What is HPC
"High-Performance Computing," or HPC, is the application of "supercomputers" to computational problems that are either too large for standard computers or would take too long. A desktop computer generally has a single processing chip, commonly called a CPU. A HPC system, on the other hand, is essentially a network of nodes, each of which contains one or more processing chips, as well as its own memory.
Programs for HPC systems must be split up into many smaller "programs" called threads, corresponding to each core. To piece the larger program together, the cores must be able communicate with each other efficiently, and the system as a whole must be organized well.
Programs on HPC systems create a vast amount of data, which can be very difficult for standard file systems and storage hardware to deal with. Standard file systems, or those defined for personal use, might have an upper limit on file size, number of files, or total storage. HPC file systems must be able to grow to contain and quickly transfer large amounts of data. In addition to data in use, researchers often keep previous data for comparison or as a starting point for future projects. Older data is kept in archival storage systems. Kraken, for example, uses a magnetic tape storage system, which can store several petabytes (millions of gigabytes) of data.
XSEDE is a partnership between HPC centers around the United States. XSEDE funding comes from the National Science Foundation. As a member of XSEDE, NICS devotes most of its resources to scientific research. Many other big HPC centers focus on classified government computations, while many smaller centers focus on industrial research. Regardless of setup, a center is likely to deal with a large range of problems typified by the following:
- Protein-folding attempts to determine the overall shape of a protein based on the sequence of amino acids; the effort may lead to better understanding of biological processes, and new medicines.
- Protein-ligand interactions play a huge role in biological processes and are common targets for medicine. Refining computational models allows new medicines to be developed more efficiently.
- Materials research helps to identify new materials, such as high-temperature superconductors, affordable electrodes for fuel cells, efficient catalysts, new methods of energy storage, etc.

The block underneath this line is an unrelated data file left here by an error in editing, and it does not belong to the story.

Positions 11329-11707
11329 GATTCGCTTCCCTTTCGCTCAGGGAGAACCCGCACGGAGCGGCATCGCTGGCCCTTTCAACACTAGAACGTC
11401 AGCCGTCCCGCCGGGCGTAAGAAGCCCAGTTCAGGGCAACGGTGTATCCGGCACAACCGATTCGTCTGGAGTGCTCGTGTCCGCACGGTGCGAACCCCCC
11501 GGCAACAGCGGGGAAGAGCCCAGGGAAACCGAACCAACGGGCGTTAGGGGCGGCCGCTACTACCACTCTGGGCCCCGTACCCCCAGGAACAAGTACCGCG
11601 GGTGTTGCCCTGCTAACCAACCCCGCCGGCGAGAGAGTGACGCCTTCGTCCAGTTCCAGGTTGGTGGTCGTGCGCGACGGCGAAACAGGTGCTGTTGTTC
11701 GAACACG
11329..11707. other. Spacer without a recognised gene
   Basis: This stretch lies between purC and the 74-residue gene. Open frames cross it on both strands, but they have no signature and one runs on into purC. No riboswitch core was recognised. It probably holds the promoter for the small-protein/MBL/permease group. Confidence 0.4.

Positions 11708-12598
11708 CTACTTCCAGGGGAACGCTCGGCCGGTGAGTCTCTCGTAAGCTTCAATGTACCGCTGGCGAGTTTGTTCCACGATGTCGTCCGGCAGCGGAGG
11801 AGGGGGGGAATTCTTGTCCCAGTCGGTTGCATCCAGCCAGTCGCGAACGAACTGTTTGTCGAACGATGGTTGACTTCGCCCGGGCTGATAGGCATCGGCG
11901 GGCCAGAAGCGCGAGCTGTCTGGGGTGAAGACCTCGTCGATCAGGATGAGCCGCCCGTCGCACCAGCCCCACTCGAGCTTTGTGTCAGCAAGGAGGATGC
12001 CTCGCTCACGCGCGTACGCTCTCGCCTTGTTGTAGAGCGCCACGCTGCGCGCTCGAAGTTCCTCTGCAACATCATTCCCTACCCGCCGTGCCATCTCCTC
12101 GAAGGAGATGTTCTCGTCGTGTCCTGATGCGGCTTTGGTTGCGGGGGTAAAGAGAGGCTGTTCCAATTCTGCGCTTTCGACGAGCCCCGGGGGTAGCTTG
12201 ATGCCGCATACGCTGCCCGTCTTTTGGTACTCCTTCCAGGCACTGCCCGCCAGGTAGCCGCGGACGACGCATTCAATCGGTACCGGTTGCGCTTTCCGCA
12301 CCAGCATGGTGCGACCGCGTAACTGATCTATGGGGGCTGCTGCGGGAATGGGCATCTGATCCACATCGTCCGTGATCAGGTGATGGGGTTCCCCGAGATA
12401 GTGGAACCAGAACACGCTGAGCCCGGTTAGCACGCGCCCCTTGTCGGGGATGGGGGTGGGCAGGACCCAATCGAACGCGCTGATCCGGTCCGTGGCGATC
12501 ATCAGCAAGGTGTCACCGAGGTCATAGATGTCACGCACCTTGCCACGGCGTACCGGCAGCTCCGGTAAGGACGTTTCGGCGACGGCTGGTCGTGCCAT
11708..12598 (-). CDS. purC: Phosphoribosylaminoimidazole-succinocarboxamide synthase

- Simulations of stars help astrophysicists interpret observations.
- Environment Modeling
- The simulation of earthquakes can be startlingly complex. These simulations can be used to predict which areas are likely to experience a large earthquake, and what the conditions will be. This work helps inform building codes, development planning, and emergency action plans. For instance, see the SCEC Web site.
- Weather patterns are notoriously difficult to predict. Supercomputers model weather around the country, and weather models are particularly important during hurricane season. Additionally, new computational models may be used with old data to gauge the models' usefulness in predicting weather patterns.
- Global climate change is a contentious topic these days, in large part due to the extreme complexity of the problem. As computational models improve, we may be better informed in our policy decisions, and able to act in a more unified manner.
- Products: Prototyping is often an expensive and time-consuming process. Computer modeling can reduce the time and cost of physical prototyping and make optimization much easier. This process is essential not only for obvious industries such as the automotive, aerospace, and pharmaceutical industries, but a wide spectrum of consumer products, from dishwashers to potato chips.
- Services: Many corporations handle large amounts of data, and deal with complex routings or decisions. Insurers, for instance, use models to calculate risk, while the oil/gas industry uses seismographic data to determine where oil and gas fields are located underground. Wal-Mart optimizes supply chains, and Fed-Ex monitors and routes packages. The financial sector uses models to spot trends and calculate risks.